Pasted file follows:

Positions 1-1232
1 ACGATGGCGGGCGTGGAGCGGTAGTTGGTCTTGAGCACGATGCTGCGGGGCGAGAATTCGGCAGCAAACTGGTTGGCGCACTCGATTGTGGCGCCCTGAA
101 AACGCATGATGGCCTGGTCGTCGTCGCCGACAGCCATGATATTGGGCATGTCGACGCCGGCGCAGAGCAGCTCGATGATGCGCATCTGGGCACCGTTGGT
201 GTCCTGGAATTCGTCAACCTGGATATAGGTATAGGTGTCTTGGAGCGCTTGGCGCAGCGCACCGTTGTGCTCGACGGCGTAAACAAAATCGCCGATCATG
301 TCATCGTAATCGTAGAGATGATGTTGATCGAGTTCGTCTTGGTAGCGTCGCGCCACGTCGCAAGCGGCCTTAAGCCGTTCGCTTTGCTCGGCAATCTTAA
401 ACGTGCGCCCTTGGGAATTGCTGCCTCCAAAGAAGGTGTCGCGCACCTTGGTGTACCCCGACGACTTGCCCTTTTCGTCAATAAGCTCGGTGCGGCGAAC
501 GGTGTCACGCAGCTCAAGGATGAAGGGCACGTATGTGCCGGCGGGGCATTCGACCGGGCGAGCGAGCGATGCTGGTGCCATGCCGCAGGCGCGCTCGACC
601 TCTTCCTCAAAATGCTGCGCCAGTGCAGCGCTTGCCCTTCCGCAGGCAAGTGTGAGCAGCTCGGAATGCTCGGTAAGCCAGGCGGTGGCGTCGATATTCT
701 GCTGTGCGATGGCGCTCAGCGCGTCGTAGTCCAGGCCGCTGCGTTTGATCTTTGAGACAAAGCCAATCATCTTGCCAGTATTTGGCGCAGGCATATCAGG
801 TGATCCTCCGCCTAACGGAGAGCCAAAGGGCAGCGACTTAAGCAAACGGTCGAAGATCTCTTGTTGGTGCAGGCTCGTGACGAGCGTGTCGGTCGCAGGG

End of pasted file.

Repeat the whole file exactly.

Positions 1-1232
1 ACGATGGCGGGCGTGGAGCGGTAGTTGGTCTTGAGCACGATGCTGCGGGGCGAGAATTCGGCAGCAAACTGGTTGGCGCACTCGATTGTGGCGCCCTGAA
101 AACGCATGATGGCCTGGTCGTCGTCGCCGACAGCCATGATATTGGGCATGTCGACGCCGGCGCAGAGCAGCTCGATGATGCGCATCTGGGCACCGTTGGT
201 GTCCTGGAATTCGTCAACCTGGATATAGGTATAGGTGTCTTGGAGCGCTTGGCGCAGCGCACCGTTGTGCTCGACGGCGTAAACAAAATCGCCGATCATG
301 TCATCGTAATCGTAGAGATGATGTTGATCGAGTTCGTCTTGGTAGCGTCGCGCCACGTCGCAAGCGGCCTTAAGCCGTTCGCTTTGCTCGGCAATCTTAA
401 ACGTGCGCCCTTGGGAATTGCTGCCTCCAAAGAAGGTGTCGCGCACCTTGGTGTACCCCGACGACTTGCCCTTTTCGTCAATAAGCTCGGTGCGGCGAAC
501 GGTGTCACGCAGCTCAAGGATGAAGGGCACGTATGTGCCGGCGGGGCATTCGACCGGGCGAGCGAGCGATGCTGGTGCCATGCCGCAGGCGCGCTCGACC
601 TCTTCCTCAAAATGCTGCGCCAGTGCAGCGCTTGCCCTTCCGCAGGCAAGTGTGAGCAGCTCGGAATGCTCGGTAAGCCAGGCGGTGGCGTCGATATTCT
701 GCTGTGCGATGGCGCTCAGCGCGTCGTAGTCCAGGCCGCTGCGTTTGATCTTTGAGACAAAGCCAATCATCTTGCCAGTATTTGGCGCAGGCATATCAGG
801 TGATCCTCCGCCTAACGGAGAGCCAAAGGGCAGCGACTTAAGCAAACGGTCGAAGATCTCTTGTTGGTGCAGGCTCGTGACGAGCGTGTCGGTCGCAGGG